John Madden

Oh, how we love our superstitions. But if someone laughs at you when you mention the Madden Curse, don't take that dismissal sitting down. The list of victims of Madden cover misfortune is just way too long -- so long that we now celebrate a cover boy for merely turning in a mediocre season.

That's the thing with Madden's curse: It doesn't just portend a modest decline. It wields the power to eviscerate careers. Heck, Barry Sanders retired from football just one month after being named a Madden cover boy. He knew what was coming.

Well, Madden NFL 17 is being released Tuesday with Patriots star Rob Gronkowski as the cover boy, so here's a look back at some of the video game's greatest victims through the years. Caution: What you're about to read may be too graphic for the eyes of young children.

Vince Young, Tennessee Titans

Vince Young

For a while there, it seemed like Vince Young could be the dual-threat defense-destroyer we all wanted. Then came his appearance on the Madden 08 cover. Young pulled his quad, missed a game and began a downward spiral that quickly gained momentum. The following season, he was moved to the Titans bench. In 2010, the team released him. He spent one more season with Philadelphia, but by 2011 he was out of the league for good.

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Donovan McNabb, Philadelphia Eagles

Donovan McNabb

After an inspired run to the Super Bowl, McNabb was supposed to lead the Eagles all the way. But his Madden 06 cover put those possibilities to bed. McNabb suffered a season-ending injury in Week 10, the team finished 6-10 and missed the playoffs, and Philadelphia never put together a better team with McNabb than the ones the franchise enjoyed pre-cover.

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Drew Brees, New Orleans Saints

Drew Brees

All in all, Drew Brees has made it out just fine. He's got a Super Bowl ring, he's had a long, glorious NFL career, and he'll leave behind a great legacy in New Orleans. His Madden cover appearance will not be part of that legacy. Coming off the Saints' Super Bowl win, Brees had a down year, throwing 22 interceptions and quarterbacking New Orleans to a playoff loss to a team with a losing record. Since then, the Saints have seemed to get a half-step worse every year. The Super Bowl win now feels distant.

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Shaun Alexander, Seattle Seahawks

Shaun Alexander

His appearance on the Madden cover spelled the end of Alexander's long run of dominance. The former rushing title holder broke his foot, missing six games, and was held to 896 rushing yards that season. The next year was even worse: He played in 13 games but was far less productive, amassing just 716 yards and five touchdowns. After four more games with Washington, he called it a career. Alexander was a great running back in the prime of his career, but the Madden cover marked the end of that era.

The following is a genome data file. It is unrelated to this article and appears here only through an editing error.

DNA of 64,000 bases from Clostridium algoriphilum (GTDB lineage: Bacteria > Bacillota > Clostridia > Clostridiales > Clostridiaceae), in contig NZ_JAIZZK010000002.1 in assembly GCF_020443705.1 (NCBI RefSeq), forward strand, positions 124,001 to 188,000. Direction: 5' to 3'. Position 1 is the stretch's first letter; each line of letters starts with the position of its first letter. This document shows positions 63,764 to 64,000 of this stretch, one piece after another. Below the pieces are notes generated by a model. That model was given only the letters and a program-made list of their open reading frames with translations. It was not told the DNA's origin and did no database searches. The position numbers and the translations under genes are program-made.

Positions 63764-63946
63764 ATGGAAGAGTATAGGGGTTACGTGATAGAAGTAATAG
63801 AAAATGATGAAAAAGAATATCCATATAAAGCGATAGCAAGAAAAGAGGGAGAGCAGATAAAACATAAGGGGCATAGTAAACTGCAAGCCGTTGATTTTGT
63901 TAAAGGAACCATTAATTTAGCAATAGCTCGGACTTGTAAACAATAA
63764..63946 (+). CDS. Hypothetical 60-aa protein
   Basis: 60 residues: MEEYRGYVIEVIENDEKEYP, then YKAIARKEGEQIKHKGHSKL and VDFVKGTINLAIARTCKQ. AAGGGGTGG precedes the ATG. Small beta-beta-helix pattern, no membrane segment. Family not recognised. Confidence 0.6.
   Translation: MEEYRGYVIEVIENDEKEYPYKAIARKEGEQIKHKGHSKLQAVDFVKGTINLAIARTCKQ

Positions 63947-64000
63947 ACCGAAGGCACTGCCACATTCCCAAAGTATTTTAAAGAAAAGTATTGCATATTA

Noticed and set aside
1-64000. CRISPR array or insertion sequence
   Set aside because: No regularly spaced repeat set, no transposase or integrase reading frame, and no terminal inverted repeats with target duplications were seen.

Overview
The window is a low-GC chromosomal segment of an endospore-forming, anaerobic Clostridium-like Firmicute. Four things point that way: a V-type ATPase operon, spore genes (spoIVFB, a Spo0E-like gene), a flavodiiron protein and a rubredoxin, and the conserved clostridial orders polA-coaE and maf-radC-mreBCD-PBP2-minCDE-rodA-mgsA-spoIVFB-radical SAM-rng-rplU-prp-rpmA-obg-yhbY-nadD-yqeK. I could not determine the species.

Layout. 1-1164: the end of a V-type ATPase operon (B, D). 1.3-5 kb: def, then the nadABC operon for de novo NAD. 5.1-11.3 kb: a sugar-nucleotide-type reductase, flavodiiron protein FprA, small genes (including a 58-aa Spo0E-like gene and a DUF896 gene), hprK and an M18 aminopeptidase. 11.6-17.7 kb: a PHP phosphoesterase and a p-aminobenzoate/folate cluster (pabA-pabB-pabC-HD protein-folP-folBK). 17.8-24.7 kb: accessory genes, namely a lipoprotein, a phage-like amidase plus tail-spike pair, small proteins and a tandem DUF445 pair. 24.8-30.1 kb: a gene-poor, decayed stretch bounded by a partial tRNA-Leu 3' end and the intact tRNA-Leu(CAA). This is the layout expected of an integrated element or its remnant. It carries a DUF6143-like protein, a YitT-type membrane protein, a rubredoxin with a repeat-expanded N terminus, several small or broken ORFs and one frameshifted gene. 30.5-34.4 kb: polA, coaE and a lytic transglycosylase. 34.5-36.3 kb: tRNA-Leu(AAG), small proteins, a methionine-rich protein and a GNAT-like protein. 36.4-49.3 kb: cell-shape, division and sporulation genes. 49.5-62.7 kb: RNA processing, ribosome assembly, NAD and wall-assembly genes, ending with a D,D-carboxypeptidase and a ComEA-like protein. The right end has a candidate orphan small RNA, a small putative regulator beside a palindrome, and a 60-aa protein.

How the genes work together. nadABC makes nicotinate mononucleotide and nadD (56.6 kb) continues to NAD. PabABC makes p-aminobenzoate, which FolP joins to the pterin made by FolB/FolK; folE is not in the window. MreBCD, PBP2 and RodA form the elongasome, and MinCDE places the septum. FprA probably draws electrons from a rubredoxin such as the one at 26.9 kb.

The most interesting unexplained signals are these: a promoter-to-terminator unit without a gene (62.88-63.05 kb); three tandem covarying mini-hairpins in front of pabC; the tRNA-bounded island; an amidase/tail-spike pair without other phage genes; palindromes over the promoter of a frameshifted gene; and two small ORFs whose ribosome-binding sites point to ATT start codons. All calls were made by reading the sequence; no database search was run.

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Garrison Hearst, San Francisco 49ers

Garrison Hearst

Hearst was the first NFL player ever featured on Madden, after several years of its namesake, John Madden, enjoying the spotlight. The year was 1999, and Hearst was coming off a career-best year, running for 1,570 yards for San Francisco. And in fairness, the start of his 1999 season was incredible as well. But in the NFL playoffs, the wheels came off the bus: Hearst broke his ankle, and he wound up missing two entire seasons. He made a strong comeback years later, but two years of his prime were stolen, forever altering his legacy. And so began the Curse.

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Michael Vick, Atlanta Falcons

Michael Vick

The timing of this couldn't be any more stunning: On the very same day his Madden cover was released, Michael Vick broke his leg. If that's not a sign, I don't know what is. He missed 11 games that season, and yes, he came back just fine. But come on. The same day.

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Daunte Culpepper, Minnesota Vikings

Daunte Culpepper

What a tale of two careers: For a while there, Daunte Culpepper looked like almost superhuman, with his rocket arm, his strong running and his 250-pound frame to bowl over defenders. No one batted an eye when he got the Madden cover. And then this happened: 23 interceptions, and far worse, 23 fumbles. That happened in just 11 games, too, before Culpepper suffered a season-ending injury. He kept on quarterbacking for a while, but he was a shell of the Culpepper that graced the Madden cover.

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Peyton Hillis, Cleveland Browns

Peyton Hillis

Sweet Moses, what a disaster. In 10 years, nobody under the age of 25 will even know the name Peyton Hillis -- and if they do, it'll most likely be due to his status as the most cursed of all Madden cover boys. Hillis earned the Madden cover thanks to EA Sports' decision to open up fan voting to choose the 2011 representative. Hillis rode to victory on the backs of rapid Browns fans.

True to Browns form, the choice was an abject failure. Hillis only played in 10 games that season, amassing a mere 587 yards and three touchdowns. He signed with Kansas City after that season and almost literally disappeared. In his last two seasons, with the New York Giants, he totaled just 99 carries. His career ended in 2014, at just 28 years old.

He ended his NFL career with 2,832 rushing yards -- a stunningly low figure for someone appearing on the cover of Madden. By almost any measure you can dream up, no one was haunted by the curse more than Peyton Hillis.

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